The tap costume was a Queen of Hearts in an Alice in Wonderland themed dance. So cute and reminds me of how young this very grown-up young lady is.
Last but not least is a shot from the jazz routine. The night of glamour has passed once again, and I look to the one remaining concert.
With summer on our doorsteps, I look forward to spending much time with these two as we explore what the outdoors offers.
The Alternative Facts Bench in Ferryland is a great story-telling bench for birders like me. When I see something different in a bird, I always think the possibility of "rarity."
For example: There was this tern floating on the fog in Ferryland yesterday. It was smaller than the other terns, and that is what caught my eye. Shooting into very difficult elements, I was able to come up with two pics.
One of them clearly shows a bird with no black on its head. That sent me scrambling to look at the field guide. Best I could tell, an immature Common Tern had some black and had a dark bill. This bird did not. What were the other choices? There was a two-step process: First, remain hopeful; second, consult Bruce MacTavish. I did both, but to no avail. It seems this is an immature Common Tern. Maybe I should go sit on the bench.
Not once, but twice did possible alternative facts creep into my day. In Bear Cove Pit, I had a two-second look at a distant bird high in a fog-shrouded tree. What I saw was a yellow bird with a neckless and streaks (not diamonds) dripping from it. Then, the bird vanished. My hopefulness kicked in again. I had just seen a Magnolia Warbler, and this bird didn't seem dark enough to be one. I didn't see any white on the bird, and so.... again my mind starts racing through other choices. I asked Bruce if a Canada Warbler were a possibility at this time of the year. "Not likely," he said. It took nearly 30 minutes to relocate the bird and determine it was a female Magnolia Warbler. I can see that I should probably warm the bench.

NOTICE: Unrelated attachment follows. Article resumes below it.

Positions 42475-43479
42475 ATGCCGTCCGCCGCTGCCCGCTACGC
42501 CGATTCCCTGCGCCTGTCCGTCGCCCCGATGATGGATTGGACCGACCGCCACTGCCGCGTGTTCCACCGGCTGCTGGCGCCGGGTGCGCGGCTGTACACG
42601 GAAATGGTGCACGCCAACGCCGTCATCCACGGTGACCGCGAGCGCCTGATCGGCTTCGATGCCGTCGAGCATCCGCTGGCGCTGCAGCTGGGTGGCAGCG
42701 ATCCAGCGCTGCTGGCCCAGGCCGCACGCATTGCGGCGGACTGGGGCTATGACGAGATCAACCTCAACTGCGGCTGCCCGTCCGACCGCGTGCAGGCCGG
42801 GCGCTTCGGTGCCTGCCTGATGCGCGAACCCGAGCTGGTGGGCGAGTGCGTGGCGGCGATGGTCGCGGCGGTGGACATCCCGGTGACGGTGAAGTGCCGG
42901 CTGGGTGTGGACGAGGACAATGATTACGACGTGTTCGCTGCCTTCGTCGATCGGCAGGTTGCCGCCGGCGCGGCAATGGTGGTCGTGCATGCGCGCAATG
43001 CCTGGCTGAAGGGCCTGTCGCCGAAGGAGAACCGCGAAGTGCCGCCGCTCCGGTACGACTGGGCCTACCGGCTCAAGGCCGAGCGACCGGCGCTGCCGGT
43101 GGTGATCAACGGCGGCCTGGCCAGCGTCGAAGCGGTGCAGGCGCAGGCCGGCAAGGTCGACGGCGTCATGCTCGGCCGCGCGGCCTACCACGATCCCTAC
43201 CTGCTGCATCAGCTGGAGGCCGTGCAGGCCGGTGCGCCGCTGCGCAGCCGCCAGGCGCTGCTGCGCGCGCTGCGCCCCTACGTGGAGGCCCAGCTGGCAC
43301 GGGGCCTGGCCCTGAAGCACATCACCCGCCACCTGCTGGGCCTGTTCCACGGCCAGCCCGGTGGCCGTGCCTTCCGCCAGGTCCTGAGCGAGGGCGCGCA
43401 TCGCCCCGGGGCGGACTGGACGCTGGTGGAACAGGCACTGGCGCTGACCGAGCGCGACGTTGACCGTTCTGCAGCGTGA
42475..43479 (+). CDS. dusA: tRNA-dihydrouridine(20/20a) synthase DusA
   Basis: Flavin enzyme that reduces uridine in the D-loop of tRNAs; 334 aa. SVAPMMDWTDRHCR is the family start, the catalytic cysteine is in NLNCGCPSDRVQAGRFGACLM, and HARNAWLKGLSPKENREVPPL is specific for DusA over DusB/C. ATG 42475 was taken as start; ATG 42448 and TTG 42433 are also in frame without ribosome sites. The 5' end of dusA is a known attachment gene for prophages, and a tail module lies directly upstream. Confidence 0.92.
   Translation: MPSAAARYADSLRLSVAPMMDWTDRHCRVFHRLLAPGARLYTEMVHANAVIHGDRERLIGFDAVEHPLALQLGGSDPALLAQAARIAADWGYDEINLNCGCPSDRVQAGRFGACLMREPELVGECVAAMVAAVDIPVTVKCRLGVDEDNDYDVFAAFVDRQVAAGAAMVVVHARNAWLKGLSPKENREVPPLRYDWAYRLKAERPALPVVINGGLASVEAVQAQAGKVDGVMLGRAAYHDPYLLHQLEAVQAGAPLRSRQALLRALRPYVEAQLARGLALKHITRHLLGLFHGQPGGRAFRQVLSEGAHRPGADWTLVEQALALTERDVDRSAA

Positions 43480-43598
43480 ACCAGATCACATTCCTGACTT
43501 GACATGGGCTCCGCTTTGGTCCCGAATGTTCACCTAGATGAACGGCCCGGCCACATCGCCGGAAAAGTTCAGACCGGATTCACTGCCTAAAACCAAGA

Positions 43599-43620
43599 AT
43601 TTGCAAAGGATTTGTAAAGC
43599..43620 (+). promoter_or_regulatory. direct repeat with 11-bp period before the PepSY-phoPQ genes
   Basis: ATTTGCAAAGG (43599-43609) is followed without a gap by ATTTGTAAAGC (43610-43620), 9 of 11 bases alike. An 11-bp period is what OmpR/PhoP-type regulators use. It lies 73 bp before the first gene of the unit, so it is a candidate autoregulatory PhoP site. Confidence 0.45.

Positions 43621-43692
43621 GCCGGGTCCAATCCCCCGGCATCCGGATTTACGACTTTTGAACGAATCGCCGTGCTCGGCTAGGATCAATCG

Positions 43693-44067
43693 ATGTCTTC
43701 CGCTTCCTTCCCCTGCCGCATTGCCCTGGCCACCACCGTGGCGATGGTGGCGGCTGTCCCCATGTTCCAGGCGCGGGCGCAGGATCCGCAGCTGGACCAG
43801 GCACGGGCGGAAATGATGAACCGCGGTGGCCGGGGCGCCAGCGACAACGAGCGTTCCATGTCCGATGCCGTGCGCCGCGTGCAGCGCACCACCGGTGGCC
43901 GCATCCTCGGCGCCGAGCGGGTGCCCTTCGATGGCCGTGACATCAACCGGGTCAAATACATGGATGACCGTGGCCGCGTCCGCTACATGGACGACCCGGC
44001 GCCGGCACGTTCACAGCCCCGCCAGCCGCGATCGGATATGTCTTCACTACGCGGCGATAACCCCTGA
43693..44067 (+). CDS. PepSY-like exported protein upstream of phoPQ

Shortly after that, Catherine Barrett spotted this beautiful Ruffed Grouse standing watch on a side road past Cappahayden. It was solidly planted.
Since Catherine heard rustling in the woods, it is thought this bird was boldly protecting its young. We moved on.
Sweet! Trying to quiet a bout of restlessness, I headed out birding this afternoon. I rarely go birding after lunch, but today the weather was warming as the day went by so I went out.
I wasn't at Bidgood Park very long before I spotted the Eastern Kingbird shown below. I figured that made the drive across town worthwhile.
Also interesting were three Hairy Woodpeckers fly catching. I stopped at a good viewing spot to watch the woodpeckers and kingbird vie for the many swirling flies. In the mix were quite a few warblers and sparrows.
Then, I noticed one small bird behaving differently from the usual warblers in the area. I got a glimpse of its underneath and thought it was curious. Over the next few minutes, I saw bits and pieces of the bird making me realize this wasn't a bird I had seen before.
Finally, it popped up and I was able to see the rich browns. Wow! I spent the next few minutes snapping pictures. I think it liked the little beep my camera makes during the autofocus process. Whatever, it was.... the bird felt safe and stayed close.
I made a quick call to verify the ID. Honestly, I thought it might be a Bay-breasted Warbler, but since I had never seen one before ... I was hesitant to say. With Bruce's help, the ID was made and the alarm was sounded.